In the short history of what we call modern music, we have already had the great privilege to hear, love and be forever influenced by some overwhelmingly talented musicians; many of whom have proudly left their marks on music itself. This Black History Month, we pay tribute to those artists of colour whose timeless melodies have irrevocably changed the music scene; now, and for forever.
Bob Marley has the most recognisable reggae voice of all-time. His Rastafarian beliefs lead him to creating spiritual and powerful lyrics with inspirational messages that resinated with fans the world over. His songs are still used today as uplifting anthems to improve the spirits and moods of millions of people. He started out with The Wailers who were formed in 1963, before disbanding over a decade later in 1974. After the group disbanded, Marley pursued a solo career that peaked with the release of Exodus in 1977, which established him worldwide and lead to his status of being one of the world’s best-selling artists of all time, with sales of more than 75 million records. Marley remains as one of the most influential musicians and songwriters of all-time and has been idolised by many of the world’s current biggest stars.
Robert Sylvester Kelly, better known by his first initial and surname, is one of the most recognisable names in the music industry. He was arguably the face of the R&B genre throughout the Nineties and early Noughties, with Billboard naming him as the most successful R&B/Hip-Hop artist of all-time, releasing tracks and records that are still just as popular today as they were when they were first released. Singles such as ‘Ignition (Remix)’, ‘Bump ‘N’ Grind’ and ‘I Believe I Can Fly’ have been used as inspiration for many artists who have carried the genre forward to the present day. Some of the world’s biggest artists of today have openly admitted to R. Kelly being one of their biggest influences, with the likes of Chris Brown, Trey Songz, Justin Timberlake and Bruno Mars saying just that. His influence is just as relevant today as it was back during his heyday, and that won’t be slowing down anytime soon.
Arguably one of the most influential men of all-time, let alone musicians, Stevie Wonder has overcome obstacles in the industry that very few have ever had to encounter. His iconic voice, coupled with his instrumental talents have lead him to creating some of the greatest tracks ever to be produced. Wonder’s songs are notoriously hard to sing due to his unique sound and vocal capabilities. His talents
have resulted in him winning an unprecedented 25 Grammy Awards, the most ever awarded to a solo artist. Adding to his list of accomplishments, Wonder has has also won an Academy Award for Best Song, becoming the first Motown artist and second African-American to do so, and has been inducted into both the Rock and Roll and Songwriters halls of fame, as well as being awarded the Polar Music Prize. He will no doubt go down as one of the greatest artists of all-time.
Although his mainstream career spanned only four years, Jimi Hendrix is widely regarded as one of the most influential electric guitarists in the history of popular music, and one of the most celebrated musicians of the 20th Century. The Rock and Roll Hall of Fame describes him as “arguably the greatest instrumentalist in the history of rock music“. Moving to England in late 1966, after being discovered by Linda Keith, within months Hendrix had earned three UK top ten hits with the Jimi Hendrix Experience: ‘Hey Joe’, ‘Purple Haze’, and ‘The Wind Cries Mary’. He achieved fame in the US after his performance at the Monterey Pop Festival in 1967, and in 1968 his third and final studio album, Electric Ladyland, reached number one in the US; it was Hendrix’s most commercially successful release and his first and only number one album. Despite only ever having a single number one album Hendrix is still widely regarded as one of the most prolific musicians of all time and arguably one of the best guitarists of the 20th century.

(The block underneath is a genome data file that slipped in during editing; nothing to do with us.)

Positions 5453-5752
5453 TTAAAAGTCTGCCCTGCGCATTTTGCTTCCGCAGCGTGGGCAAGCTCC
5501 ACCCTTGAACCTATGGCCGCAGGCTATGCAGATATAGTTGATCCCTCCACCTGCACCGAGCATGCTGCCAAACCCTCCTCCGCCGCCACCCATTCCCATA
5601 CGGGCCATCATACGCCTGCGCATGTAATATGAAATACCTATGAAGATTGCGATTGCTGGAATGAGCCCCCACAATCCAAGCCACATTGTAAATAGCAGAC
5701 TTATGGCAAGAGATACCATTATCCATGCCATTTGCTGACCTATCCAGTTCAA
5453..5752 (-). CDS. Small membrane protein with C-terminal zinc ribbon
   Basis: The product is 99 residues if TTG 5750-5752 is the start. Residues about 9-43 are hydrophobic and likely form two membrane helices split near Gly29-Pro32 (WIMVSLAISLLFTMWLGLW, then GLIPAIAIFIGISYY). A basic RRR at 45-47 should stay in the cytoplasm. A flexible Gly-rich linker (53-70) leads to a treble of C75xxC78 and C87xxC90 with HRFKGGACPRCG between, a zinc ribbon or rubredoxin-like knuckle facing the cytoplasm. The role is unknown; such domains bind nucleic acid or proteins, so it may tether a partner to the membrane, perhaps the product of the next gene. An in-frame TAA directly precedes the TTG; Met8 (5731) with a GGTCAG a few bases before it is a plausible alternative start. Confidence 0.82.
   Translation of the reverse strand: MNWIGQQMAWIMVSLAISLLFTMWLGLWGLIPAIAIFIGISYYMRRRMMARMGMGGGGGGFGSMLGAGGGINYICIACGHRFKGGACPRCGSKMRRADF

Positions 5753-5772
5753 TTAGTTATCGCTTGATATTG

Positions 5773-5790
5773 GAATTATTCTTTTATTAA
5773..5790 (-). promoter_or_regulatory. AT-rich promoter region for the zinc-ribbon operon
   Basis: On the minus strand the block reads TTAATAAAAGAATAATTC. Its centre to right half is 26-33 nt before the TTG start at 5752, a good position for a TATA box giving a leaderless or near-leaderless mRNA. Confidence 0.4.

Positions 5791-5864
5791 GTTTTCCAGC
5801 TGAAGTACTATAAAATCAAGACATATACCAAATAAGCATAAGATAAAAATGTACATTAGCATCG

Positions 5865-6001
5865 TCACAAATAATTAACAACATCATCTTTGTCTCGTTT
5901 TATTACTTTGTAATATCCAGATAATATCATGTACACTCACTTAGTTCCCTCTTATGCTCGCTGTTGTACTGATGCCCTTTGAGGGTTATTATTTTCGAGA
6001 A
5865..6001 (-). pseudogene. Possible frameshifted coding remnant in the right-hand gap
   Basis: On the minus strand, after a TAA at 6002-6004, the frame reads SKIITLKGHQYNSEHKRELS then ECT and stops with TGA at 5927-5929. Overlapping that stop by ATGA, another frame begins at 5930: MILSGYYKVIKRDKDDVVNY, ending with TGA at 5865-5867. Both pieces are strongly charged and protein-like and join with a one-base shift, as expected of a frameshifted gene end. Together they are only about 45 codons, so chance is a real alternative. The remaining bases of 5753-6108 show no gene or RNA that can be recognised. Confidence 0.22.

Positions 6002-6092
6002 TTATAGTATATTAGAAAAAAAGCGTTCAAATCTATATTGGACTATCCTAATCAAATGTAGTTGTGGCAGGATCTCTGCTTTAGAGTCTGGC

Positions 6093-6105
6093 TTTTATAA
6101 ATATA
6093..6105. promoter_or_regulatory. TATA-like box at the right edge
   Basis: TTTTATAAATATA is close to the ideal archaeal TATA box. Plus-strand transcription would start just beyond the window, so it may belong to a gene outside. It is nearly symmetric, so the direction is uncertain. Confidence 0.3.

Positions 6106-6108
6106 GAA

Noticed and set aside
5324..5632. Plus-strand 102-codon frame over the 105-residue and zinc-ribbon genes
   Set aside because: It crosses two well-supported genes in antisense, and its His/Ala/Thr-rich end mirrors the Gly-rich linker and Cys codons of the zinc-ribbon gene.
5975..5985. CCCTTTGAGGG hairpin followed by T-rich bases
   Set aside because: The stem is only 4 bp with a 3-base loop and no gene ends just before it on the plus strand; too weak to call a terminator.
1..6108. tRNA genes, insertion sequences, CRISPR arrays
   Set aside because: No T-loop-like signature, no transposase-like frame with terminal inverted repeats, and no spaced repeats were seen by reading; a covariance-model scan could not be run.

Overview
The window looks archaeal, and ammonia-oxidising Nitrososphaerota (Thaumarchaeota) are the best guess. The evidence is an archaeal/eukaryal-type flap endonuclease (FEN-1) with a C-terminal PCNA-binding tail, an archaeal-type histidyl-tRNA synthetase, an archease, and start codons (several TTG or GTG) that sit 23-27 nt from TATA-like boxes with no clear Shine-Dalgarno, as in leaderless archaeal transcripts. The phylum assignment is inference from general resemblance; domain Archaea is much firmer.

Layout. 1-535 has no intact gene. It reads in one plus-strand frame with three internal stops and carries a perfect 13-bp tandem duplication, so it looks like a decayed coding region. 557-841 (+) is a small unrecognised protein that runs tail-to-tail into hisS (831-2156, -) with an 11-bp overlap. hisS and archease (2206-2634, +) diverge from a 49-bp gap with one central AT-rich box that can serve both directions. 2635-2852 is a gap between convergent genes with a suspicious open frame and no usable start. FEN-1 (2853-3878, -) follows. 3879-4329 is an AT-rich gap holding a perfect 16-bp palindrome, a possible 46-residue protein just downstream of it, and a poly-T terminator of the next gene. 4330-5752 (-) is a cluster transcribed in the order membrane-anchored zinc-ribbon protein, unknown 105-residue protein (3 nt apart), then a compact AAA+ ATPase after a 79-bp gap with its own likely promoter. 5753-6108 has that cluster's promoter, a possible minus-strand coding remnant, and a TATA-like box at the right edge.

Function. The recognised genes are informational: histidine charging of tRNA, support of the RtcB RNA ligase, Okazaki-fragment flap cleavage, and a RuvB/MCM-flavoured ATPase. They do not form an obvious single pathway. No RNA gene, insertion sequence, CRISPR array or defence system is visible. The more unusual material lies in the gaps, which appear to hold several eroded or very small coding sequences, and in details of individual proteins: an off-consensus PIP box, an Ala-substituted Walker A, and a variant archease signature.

The American singer was also an actress, producer, and model. In 2009, Guinness World Records cited her as the most awarded female act of all-time. Houston is one of pop music’s best-selling music artists, with an estimated 200 million records sold worldwide. She released six studio albums, one holiday album and three movie soundtrack albums, all of which have diamond, multi-platinum, platinum or gold certification. Houston’s crossover appeal on the popular music charts, as well as her prominence on MTV, starting with her video for ‘How Will I Know’, influenced several African American female artists who have followed in her footsteps. She has one of the most iconic voices of all-time, with her most well-known track ‘I Will Always Love You’, from the film The Bodyguard, being a track all young female singers attempt to replicate at one point or another.
Franklin began her career singing gospel at her father’s, minister C.L. Franklin, church as a child. Following her signing to Atlantic Records in 1967, Franklin achieved commercial acclaim and success with songs such as ‘Respect’, ‘(You Make Me Feel Like) A Natural Woman’ and ‘Think’. These hits and more helped her to gain the title ‘The Queen of Soul’ by the end of the 60s. Franklin eventually recorded a total of 112 charted singles on Billboard, including 77 Hot 100 entries, 17 top ten pop singles, 100 R&B entries and twenty number-one R&B singles, becoming the most charted female artist in the chart’s history. Franklin has won a total of 18 Grammy Awards and is one of the best-selling female artists of all time, having sold over 75 million records worldwide. She is understandably still cited by many current artists as a massive inspiration.